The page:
Tampa Bay Buccaneers

Why the loss to the Cardinals did not doom the Buccaneers

Photo by Roy K. Miller/Icon Sportswire


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TAMPA – The Buccaneers fans who haven’t jumped ship already woke up on Monday morning looking for something, anything positive to take away from that disturbing 38-33 loss to the Cardinals the Bucs subjected them to in the desert on Sunday.

Well, as positives go, this one’s not much but it’s something: Right along with the Bucs, the Falcons and Panthers both lost this past week as well. Not as badly as the Bucs but hey, a loss is a loss and in this case, those were important losses.

While the Bucs loss dropped them to the bottom of the NFC South standings with a 2-3 record the Falcons fell to 3-2, same as the Saints, and the Panthers fell to 4-2.

That means the Bucs are just 1.5 games out of first place in the division with a game in hand as they say in the NHL against the division-leading Panthers, so all is not as lost.

That doesn’t mean the Bucs’ situation isn’t dire. It is. We’ve yet to see the offense rev its engines the way we thought it would and now it may have to play a game or two without quarterback Jameis Winston.

Cynics might consider that a positive given the way Winston has played at times this year, but let’s keep in mind that Winston is one of the biggest reasons the Bucs have two wins to their credit.

He’s only thrown an interception in one game so far, that in the loss to the Vikings, and when he went down on Sunday he was coming off three consecutive 300-plus-yard passing games.

The only other quarterbacks to have had three 300-yard passing games this year prior to Sunday were Tom Brady and Carson Palmer, who somehow managed to fall short of that number while helping the Cardinals rack up 38 points against the Bucs this past weekend.

One of the reasons for that, of course, is that the Bucs were unable to stop running back Adrian Peterson or the Cardinals running game, but prior to that the Bucs were allowing an average of just 87.3 rushing yards per game, eighth-best in the NFL.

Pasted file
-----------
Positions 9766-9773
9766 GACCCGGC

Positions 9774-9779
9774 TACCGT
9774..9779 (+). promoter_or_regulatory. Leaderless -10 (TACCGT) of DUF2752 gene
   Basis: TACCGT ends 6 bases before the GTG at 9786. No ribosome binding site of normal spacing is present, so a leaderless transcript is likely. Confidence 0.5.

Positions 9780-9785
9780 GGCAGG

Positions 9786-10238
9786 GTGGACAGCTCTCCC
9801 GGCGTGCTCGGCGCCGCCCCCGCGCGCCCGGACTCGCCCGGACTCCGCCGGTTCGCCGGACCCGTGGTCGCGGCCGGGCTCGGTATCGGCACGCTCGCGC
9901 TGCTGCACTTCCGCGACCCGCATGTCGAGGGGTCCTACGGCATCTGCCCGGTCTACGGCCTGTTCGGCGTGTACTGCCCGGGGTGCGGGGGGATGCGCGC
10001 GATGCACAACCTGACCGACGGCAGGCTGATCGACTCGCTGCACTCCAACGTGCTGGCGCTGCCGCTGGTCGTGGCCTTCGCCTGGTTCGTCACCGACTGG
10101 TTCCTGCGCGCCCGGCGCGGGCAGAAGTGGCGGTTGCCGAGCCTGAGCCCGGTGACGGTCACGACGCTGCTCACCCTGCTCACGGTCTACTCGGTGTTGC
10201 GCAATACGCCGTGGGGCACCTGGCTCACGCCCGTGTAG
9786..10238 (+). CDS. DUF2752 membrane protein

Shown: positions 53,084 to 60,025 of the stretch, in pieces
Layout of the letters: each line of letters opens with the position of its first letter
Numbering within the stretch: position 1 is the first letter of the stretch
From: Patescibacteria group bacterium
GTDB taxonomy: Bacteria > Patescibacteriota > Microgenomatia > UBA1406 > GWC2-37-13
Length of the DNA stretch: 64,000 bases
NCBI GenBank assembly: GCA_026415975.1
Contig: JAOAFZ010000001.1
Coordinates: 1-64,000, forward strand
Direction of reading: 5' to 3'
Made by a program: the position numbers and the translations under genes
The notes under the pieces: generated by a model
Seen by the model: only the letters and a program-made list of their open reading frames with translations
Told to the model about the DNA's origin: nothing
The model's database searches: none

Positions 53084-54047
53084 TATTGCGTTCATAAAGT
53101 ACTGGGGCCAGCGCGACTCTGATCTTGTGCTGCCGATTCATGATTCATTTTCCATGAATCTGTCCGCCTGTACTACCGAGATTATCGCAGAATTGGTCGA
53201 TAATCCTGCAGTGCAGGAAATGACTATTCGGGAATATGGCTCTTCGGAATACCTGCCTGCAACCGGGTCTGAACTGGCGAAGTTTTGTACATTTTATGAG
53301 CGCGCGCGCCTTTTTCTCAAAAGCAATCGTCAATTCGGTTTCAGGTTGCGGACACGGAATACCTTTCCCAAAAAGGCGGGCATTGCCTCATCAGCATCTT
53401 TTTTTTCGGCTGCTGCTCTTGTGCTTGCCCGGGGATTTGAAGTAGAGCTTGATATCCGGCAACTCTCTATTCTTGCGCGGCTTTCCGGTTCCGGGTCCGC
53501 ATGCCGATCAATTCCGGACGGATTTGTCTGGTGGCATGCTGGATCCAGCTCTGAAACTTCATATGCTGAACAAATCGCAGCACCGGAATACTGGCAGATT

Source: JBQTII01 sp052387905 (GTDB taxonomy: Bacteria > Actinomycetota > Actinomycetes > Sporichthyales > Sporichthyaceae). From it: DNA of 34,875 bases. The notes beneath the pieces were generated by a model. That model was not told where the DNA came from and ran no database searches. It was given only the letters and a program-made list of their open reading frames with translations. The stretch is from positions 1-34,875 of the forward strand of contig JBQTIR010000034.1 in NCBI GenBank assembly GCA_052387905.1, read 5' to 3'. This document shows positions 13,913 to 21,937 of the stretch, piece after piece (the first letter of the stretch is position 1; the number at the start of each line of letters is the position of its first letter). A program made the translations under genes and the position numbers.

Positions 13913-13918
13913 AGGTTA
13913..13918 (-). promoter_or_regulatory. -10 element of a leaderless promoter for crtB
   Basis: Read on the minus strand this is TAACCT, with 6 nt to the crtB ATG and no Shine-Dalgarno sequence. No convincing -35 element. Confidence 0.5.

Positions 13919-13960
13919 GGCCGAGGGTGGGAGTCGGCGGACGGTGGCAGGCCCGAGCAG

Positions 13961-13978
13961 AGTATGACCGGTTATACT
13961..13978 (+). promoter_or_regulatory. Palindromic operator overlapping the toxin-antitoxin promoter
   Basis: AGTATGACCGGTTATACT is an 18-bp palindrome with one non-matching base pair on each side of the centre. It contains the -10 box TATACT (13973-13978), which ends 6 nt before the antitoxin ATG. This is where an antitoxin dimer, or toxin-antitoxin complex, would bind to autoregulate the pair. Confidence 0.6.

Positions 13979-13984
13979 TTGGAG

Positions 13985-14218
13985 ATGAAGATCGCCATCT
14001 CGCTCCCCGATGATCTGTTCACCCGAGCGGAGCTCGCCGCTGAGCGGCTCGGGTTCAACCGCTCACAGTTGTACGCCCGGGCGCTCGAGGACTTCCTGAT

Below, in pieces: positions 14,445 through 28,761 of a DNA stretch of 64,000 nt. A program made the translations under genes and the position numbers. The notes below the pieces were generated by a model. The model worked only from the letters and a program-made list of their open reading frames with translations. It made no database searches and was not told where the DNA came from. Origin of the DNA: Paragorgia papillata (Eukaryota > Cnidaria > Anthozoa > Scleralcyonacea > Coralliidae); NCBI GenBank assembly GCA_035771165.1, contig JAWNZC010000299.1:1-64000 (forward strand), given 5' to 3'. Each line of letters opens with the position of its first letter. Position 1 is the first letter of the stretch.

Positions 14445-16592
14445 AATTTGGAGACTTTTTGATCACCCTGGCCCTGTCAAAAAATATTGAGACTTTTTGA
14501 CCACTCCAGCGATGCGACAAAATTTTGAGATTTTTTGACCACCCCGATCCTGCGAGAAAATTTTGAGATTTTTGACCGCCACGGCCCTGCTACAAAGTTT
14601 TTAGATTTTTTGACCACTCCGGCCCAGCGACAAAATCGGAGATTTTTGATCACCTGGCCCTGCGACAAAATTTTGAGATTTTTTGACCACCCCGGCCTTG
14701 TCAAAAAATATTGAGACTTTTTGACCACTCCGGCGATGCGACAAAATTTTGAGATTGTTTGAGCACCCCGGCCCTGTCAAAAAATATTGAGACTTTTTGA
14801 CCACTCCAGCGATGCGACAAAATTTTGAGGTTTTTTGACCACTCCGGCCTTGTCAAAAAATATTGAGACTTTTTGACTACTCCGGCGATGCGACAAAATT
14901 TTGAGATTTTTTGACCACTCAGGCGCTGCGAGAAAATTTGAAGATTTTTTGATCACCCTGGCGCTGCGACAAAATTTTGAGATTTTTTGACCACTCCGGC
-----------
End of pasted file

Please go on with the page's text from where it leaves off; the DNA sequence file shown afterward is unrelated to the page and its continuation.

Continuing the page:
So which is the anomaly? Peterson running for 134 yards and two touchdowns or the Bucs suddenly surrendering nearly twice as many rushing yards in one game than they previously had in two.

Look, we’re not trying to gloss over the fact the Bucs stunk up the field on Sunday. Coach Dirk Koetter called their first half the worst first half of football he’s seen in his life and he’s lived a long football life.

For whatever reason the Bucs came out listless and ill-prepared for that game. As inexcusable as that is, it happens and it usually happens to just about every team in the league at least once a season.

What the Bucs have to do is make sure this loss doesn’t define them or, worse define their season. If it does, then all will indeed be lost. That’s the kind of hole the Bucs have dug for themselves.

But keep in mind that the Bucs have yet to play their first division rival, and that’s a trio of teams that the Bucs went 4-2 against a year ago, including 2-1 on the road with wins at Atlanta and Carolina.

And as for the rest of the schedule, look at it objectively and find the game there that doesn’t look like a winnable for the Bucs, at least at this stage of the season.

Granted, the Bucs will have to play a lot better than they did against the Cardinals to win any game but that should be expected. After all, it’s doubtful that Cardinals game will become the norm for this squad.

It may not seem like it to some but there’s too much talent here for that to happen and while they have yet to show it, there’s a reason this team was pegged by so many to be a playoff contender before the season started.

The talent that made the Bucs such a chic playoff pick back then is still intact, and in an NFC seemingly devoid of an elite-level team there is still time for the Bucs to get back into the playoff race.

So there it is, Bucs fans, a positive culled from a negative, reason to believe. Granted, it’s much, but maybe we should all just let the season play out before we call it over after just five games.

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